Modeling the effects of mechanical stress for batteries in wearable applications

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Application Deadline
3/1/2019 6:00:00 PM Eastern Time Zone

Research Topic Description, including Problem Statement:

  • Wearable technologies are becoming an increasingly large industry. As of 2017 the global wearables market was worth ~$38 Billion US Dollars by revenue and is forecasted to reach ~$85 Billion by 2022 (IDTechEx Wearable Technology 2017-2027).As a breakdown of the markets, this industry is dominated by smartwatches, fitness trackers and medical devices. Some of the leading players and products are well-known, such as the Apple Watch, Fitbit and the various hearing aids available. There is also significant growth expected in the e-textile market, from an almost non-existent market in 2016 to ~$2 Billion by 2022 (IDTechEx E-Textiles 2017-2027).This has been driven by the miniaturization and reduction in power consumption of electronics, advances in the maturity of printed electronics and the developments in weaving conductive threads.To further battery technology in these sectors, it is anticipated that batteries will be embedded directly into garments.
  • The impact of the natural movement of a human and their garment on the mechanical stresses that develop within a lithium polymer cell is not well understood. As such embedded batteries in a wearable device are typically limited to a coin cell or a lithium ion cell which is encased in a relatively rigid outer packaging. Utilizing lithium polymer cells which are not rigidly encased and are instead in mechanically conformable devices will increase consumer appeal and could enable advanced power systems for wearables and e-textiles products.
  • The aim of this topic is to better understand the mechanical and electrical degradation of lithium polymer cells when under a variety of mechanical stresses typical to wearable applications.
  • It is noted that there is some open source information on the biomechanical movements and the muscular and joint forces of the shoulder region (Ambrosio, J.; et al. 2011 Symposium on Human Body Dynamics 2011) and the lower body during exercise (Thompson, W., K.; et al. NASA/TM-2015-218852 2015).There are also several e-textile and wearable prototypes that have been evaluated in the literature (Stoppa, M. and Chiolerio, A. Sensors 2014), where serpentine printed structures or woven conductors are used to aid strain relief during natural garment movement.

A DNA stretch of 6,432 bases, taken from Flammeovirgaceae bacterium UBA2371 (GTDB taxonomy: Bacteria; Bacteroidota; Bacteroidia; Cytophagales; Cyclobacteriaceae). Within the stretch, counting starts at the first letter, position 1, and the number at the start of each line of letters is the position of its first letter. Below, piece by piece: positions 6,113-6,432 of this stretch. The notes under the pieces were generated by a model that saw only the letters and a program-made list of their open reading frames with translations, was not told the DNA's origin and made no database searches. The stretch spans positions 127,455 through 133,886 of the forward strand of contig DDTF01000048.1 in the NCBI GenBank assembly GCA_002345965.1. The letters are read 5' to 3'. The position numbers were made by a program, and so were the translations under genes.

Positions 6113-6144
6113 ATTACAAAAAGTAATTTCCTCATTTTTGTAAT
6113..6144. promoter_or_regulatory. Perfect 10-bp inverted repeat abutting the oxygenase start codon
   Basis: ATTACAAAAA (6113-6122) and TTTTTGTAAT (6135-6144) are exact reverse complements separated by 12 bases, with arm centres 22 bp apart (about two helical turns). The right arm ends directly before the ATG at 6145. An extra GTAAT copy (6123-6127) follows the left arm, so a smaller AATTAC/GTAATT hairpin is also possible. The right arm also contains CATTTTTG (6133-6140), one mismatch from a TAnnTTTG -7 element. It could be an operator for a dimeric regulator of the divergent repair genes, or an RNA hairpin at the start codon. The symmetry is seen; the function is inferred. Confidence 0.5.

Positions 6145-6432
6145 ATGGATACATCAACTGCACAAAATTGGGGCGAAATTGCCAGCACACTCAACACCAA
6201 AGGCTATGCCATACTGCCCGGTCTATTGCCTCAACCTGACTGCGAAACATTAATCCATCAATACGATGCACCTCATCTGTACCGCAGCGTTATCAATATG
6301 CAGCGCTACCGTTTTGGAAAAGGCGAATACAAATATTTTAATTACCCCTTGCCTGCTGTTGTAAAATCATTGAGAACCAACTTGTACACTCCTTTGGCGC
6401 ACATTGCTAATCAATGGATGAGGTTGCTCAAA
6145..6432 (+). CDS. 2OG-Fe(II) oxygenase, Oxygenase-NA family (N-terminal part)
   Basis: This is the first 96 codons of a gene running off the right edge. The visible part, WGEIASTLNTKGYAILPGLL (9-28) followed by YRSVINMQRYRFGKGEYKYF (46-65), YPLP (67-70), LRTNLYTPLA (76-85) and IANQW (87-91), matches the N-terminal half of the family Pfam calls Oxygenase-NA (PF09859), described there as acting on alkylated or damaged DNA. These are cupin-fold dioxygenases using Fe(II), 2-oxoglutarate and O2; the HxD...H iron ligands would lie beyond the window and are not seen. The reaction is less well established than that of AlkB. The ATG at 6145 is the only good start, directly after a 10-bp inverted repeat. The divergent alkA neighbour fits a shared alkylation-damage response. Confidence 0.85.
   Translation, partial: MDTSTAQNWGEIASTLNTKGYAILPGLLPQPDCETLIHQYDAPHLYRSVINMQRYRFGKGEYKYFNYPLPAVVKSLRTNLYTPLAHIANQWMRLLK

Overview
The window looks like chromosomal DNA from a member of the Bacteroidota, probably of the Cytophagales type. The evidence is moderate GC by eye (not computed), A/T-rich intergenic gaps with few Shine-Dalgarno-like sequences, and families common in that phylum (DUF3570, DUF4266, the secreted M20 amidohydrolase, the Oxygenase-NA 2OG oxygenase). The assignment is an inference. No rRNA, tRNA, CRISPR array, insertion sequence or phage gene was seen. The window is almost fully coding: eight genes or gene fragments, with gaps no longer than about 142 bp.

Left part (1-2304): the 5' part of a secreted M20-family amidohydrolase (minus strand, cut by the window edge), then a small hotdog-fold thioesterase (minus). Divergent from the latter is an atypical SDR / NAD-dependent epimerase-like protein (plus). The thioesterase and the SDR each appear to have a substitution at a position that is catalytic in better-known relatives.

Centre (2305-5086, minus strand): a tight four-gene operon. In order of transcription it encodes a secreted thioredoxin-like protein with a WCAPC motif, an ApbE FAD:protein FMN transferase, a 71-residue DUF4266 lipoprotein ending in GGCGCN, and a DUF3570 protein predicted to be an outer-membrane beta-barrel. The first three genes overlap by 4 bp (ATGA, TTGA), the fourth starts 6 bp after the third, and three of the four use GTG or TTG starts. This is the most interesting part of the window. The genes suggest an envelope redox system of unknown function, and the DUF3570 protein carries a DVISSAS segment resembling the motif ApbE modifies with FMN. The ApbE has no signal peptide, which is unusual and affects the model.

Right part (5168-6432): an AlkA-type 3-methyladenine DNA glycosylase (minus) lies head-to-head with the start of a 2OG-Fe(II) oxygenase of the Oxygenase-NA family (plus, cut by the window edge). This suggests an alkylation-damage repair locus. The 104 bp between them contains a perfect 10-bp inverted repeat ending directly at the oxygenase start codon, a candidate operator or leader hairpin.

• These studies suggest that the number of mechanical variables that wearable electronics, specifically lithium polymer cells in this scenario, may undergo is vast. For example, the bending radii, number of bending cycles, twisting angle, effect of ‘scrunching’, the dimensions and aspect ratio of the lithium polymer cell, and the effect of the substrate or material supporting the lithium polymer cell (for example fabric, polymer, rigid leather backing).Due to the numerous variables outlined, it is impractical to test all scenarios.
  • Computer modelling could dramatically reduce the amount of testing required. There have been models that have identified mechanical degradation in lithium ion cells during cycling (Laresgoiti, I.; et al. J. Power Sources 2015) and have simulated lithium ion cells under abuse (Ali, M. Y.; et al. J. Power Sources 2015), but to our knowledge there are limited open source publications modelling the effects of mechanical degradation on lithium polymer cells during realistic flexing scenarios.